According to the General Strain Theory, there is a link between crime, the income bracket and pursuit of economic goals (Agnew, et al., 2009, p. 35). Thus, it is argued that people belonging to lower income class may commit crime for monetary gains (Agnew, et al., 2009). The commission of a crime involves the offender weighing the costs and the benefits of the criminal act with specific focus on the crime against the specific benefits or needs the offender is pursuing. There is a rational approach to committing the crime. Accordingly, Cornish and Clarke (1986) state that there is a belief system that the criminal act will deliver the desired benefit. The belief system comprises making a rational choice weighing the cost and the benefits of the performance of the act (Cornish & Clarke, 1986).

Dark Web and the Construction of Criminality

Cybercrime through dark web

One of the complex strategies or means to perpetrate cybercrime is the dark web. Dark web is a series of ‘darknets’ created using specific software, configuration or access authorisation allowing small, peer-to-peer networks as well as large networks such as Tor, Freenet and Riffle (Gee, et al., 2018). It represents a global network of computers using a cryptographic protocol to anonymously communicate and conduct transactions (Gemma Davies, 2020). Darknet is used for multiple criminal activities, including the sale of illegal drugs and weapons; of bank details; of National Insurance numbers; of Pharmaceutical certificates; and of sensitive stolen personal data. Such unlawful activities affect all kinds of market and public service segments, including Banking and Finance Telecommunications Entertainment. Davies (2020) cites a 2014 study that found that child pornography followed by black marketplaces were the most common type of content requested through Tor. Davies also cites a study by researchers at King’s College London who found that 57% of the hidden-services websites within Tor facilitate criminal activities involving drugs, illicit finance and pornography (Davies, 2020).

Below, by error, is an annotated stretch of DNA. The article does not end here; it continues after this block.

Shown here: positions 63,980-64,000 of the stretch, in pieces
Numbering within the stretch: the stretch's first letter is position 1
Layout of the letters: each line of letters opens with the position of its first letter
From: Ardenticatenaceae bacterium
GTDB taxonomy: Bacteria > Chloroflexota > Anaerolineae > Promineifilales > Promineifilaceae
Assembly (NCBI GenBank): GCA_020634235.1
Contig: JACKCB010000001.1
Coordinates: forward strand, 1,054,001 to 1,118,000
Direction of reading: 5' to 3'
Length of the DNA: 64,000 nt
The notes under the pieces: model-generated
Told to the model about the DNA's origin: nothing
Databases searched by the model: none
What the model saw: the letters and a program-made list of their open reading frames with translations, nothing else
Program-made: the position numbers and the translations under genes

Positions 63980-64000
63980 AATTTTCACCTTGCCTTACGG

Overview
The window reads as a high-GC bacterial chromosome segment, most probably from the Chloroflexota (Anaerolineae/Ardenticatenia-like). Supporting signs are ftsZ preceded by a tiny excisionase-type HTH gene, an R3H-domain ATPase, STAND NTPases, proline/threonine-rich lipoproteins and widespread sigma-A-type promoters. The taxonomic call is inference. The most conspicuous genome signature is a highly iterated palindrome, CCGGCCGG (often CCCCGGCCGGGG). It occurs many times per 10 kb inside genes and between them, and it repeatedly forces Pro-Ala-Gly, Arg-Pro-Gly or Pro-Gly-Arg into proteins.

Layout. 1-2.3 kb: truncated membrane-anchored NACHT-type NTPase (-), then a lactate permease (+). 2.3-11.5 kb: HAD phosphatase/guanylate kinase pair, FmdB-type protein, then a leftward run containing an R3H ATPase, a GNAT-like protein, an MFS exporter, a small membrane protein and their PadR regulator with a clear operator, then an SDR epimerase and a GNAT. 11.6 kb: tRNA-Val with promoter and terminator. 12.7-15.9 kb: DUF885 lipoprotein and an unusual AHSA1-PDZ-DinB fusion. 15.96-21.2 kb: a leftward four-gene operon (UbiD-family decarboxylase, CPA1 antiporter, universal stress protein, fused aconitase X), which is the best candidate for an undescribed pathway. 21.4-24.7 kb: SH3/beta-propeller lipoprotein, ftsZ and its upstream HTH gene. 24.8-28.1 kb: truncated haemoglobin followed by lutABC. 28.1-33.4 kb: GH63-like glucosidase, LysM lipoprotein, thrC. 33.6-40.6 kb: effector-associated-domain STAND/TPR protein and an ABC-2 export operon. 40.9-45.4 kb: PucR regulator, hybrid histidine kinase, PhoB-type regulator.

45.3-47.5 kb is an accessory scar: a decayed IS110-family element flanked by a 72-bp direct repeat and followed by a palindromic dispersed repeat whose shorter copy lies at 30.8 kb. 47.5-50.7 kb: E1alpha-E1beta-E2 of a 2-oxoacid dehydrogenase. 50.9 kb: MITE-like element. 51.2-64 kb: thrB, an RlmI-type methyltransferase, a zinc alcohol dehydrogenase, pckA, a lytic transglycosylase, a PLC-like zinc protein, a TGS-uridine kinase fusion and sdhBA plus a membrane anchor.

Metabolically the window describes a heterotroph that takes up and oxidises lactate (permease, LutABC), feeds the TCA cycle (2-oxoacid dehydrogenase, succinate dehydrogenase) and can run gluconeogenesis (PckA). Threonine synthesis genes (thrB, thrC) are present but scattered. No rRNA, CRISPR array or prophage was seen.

Gee and his colleagues (2018) found that found that eight banking and finance organisations out of the top 50 UK brands were affected by fraudsters selling. Similarly, they also found that six telecommunications organisations out of the top 50 brands were affected by fraudsters selling of stolen internet services, methods to steal money from people using ATM machines, and ‘free’ online TV accounts such as Netflix that enabled theft, digital piracy and intellectual property fraud. Similar fraud methods were used on the dark web to sell ‘lifetime’ access to various online TV subscription services for less than $10; or to sell guides for buying counterfeit designer goods, counterfeit shopping vouchers, or methods to hack online store accounts (Gee, et al., 2018). The illegal or illicit sale is carried out in a dark web marketplace (Davies, 2020). Davies states that such marketplaces essentially enable anonymised access, bitcoin payment and vendor feedback system where transaction occurs in an escrow account (Davies, 2020).

Construction of criminality